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UK SEX AD BAN PLAN DUPLICATES PRESENT LAW

by on March 3, 2010

PLANS by the Labour Party to criminalise adverts for sex services have been found to duplicate existing common law. 

The plans, pushed by Solicitor General Vera Baird and Deputy PM Harriet Harman, are to be touted in Labour’s election manifesto.

They follow a largely unsuccessful attempt to get the newspaper industry to self censor its personal columns and boycot sex workers.

But they are likely to merely duplicate existing common law established in the 1961 case of Shaw v the Director of Public Prosecutions.

Shaw published the Ladies Directory – a latter-day Harris’s List of Covent Garden Ladies – in the early 1960s. He was convicted under sections of the Sexual Offences Act 1956 and the Obscene Publications Act 1959, together with a count of ‘conspiracy to corrupt public morals’ even though no such offence existed in law – the DPP had made it up! 

When the House of Lords judges were criticised for upholding this decision, they defended themselves by saying that they had a residual right to protect public morality. This caused great consternation in legal circles at the time (as can be seen here).

Nevertheless, the advertising of sexual services in periodicals is clearly covered, as, too, would be the printing and distribution of phone box cards – another area Labour plans to duplicate with new statute law, as currently only the distribution of the cards into the boxes is covered by (another superfluous new) statute. This lies amongst more than 3,600 new offences created since 1997 in a frenzy of legislative diarrhoea by its infamous and totally inept Home Office.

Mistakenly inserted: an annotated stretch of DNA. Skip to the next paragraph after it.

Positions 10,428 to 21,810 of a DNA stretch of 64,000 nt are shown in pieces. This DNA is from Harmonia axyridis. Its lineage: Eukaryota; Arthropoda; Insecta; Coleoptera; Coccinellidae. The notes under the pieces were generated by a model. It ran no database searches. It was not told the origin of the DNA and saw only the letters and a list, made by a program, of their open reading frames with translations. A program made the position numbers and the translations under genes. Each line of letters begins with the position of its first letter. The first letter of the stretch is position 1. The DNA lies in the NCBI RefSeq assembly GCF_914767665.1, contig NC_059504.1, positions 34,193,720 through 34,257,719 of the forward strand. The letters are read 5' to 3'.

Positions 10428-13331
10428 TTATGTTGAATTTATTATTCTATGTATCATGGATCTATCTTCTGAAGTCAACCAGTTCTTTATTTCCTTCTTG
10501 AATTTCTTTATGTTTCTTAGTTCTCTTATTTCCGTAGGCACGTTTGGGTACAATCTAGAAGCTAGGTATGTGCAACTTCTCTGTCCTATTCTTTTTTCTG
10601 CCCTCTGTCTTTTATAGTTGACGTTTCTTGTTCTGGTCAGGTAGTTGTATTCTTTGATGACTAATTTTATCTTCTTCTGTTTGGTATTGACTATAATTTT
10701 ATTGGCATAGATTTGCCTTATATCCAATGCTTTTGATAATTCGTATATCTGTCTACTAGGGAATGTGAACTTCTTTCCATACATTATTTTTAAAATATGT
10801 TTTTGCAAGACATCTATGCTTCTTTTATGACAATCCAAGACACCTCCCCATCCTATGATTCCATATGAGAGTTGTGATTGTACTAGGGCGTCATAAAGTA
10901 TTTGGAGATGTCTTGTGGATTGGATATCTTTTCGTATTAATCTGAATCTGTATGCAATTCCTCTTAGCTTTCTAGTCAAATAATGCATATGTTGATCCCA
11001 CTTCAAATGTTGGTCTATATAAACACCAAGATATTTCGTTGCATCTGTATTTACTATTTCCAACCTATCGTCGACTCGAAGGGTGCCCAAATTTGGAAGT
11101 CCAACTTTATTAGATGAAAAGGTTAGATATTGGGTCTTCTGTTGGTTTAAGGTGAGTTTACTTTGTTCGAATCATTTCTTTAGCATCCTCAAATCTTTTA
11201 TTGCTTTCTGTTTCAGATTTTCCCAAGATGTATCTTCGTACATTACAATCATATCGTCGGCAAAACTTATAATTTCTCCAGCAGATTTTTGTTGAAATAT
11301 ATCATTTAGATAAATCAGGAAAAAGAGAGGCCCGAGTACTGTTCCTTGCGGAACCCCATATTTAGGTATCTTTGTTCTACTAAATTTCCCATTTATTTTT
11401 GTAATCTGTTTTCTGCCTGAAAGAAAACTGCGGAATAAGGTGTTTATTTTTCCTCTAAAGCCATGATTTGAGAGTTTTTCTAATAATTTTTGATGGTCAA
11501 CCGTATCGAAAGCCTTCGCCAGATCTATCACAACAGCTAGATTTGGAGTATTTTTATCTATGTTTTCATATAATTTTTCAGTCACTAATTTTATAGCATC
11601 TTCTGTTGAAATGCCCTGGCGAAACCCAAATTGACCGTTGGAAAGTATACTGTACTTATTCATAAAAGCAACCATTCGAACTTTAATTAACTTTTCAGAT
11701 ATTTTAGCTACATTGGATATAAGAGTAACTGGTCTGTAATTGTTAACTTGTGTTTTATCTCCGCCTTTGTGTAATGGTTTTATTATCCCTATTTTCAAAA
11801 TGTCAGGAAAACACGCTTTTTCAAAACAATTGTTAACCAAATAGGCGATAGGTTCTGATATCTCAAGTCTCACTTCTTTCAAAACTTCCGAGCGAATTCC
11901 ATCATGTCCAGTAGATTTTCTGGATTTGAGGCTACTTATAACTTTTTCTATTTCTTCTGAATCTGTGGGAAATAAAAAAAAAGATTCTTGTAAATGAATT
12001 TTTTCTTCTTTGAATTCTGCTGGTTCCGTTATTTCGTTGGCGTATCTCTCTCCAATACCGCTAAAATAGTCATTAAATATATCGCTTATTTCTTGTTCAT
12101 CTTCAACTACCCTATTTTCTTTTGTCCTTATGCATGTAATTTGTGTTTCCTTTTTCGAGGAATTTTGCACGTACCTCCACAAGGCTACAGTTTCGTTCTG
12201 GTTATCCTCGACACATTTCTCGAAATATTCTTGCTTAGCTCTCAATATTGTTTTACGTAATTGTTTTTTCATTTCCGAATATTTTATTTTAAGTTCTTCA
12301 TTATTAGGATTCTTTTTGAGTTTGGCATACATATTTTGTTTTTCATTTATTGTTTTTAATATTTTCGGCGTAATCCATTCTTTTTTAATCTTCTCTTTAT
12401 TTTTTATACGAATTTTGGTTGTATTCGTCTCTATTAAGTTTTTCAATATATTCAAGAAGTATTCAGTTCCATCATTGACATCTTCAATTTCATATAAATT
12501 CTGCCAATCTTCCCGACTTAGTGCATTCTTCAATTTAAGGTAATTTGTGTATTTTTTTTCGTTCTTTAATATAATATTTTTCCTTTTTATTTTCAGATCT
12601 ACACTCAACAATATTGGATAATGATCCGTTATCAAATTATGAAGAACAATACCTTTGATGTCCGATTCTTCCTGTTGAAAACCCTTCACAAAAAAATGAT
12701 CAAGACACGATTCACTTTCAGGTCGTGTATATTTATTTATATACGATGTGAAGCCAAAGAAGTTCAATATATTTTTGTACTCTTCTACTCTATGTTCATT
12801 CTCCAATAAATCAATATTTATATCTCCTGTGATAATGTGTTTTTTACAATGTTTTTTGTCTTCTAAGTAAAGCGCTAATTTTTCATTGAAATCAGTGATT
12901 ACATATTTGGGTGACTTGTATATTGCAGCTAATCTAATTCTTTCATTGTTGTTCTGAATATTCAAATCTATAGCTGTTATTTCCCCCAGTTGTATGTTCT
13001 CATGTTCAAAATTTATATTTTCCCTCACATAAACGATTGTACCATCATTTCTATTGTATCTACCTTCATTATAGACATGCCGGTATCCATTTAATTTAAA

This latest bout of statutitus dementia is a fop to the radical feminists, who dream of a world in which men can be fined and imprisoned for buying sex, whilst women are decriminalised for selling it. The fad has taken off in Scandinavia, pushed along by half a dozen oddball academics, much to the consternation of the rest of the academic world.

A few Google search results, however, would seem to indicate that the Nordic scheme is rather less than effective in eradicating sex work.

A Google search for Reykjavík + escort produces 53,000 results in 0.28 seconds; Helsinki + escort = 114,000 results in 0.24 seconds; Oslo + escort = 343,000 results in 0.14 seconds; and Stockholm + escort = 475,000 results in 0.24 seconds. Which is odd, because in the whole of Sweden there were only 2,500 persons employed in prostitution officially before the new law was enacted.

And it’s truly amazing how quickly those escorts move – in less than 0.3 seconds – considering so few have four wheels.

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One Comment
  1. Hi Stephen Paterson. I’m also studying prostitution, but in my case in the Netherlands, and I maintain a blog about this issue. It is interesting to see how things are going in the UK.

    Regarding the issue of forced prostitution? I believe in the Netherlands it is very real. You often see it among Eastern European prostitutes and young Dutch window prostitutes.

    Perhaps that the situation for prostitutes is much better in the UK. I hope. It is funny that the picture that Nick Mai paints about Eastern European prostitutes in the UK is very positive!! This in total contradiction to the situation in the Netherlands.

    Greetings, Kris

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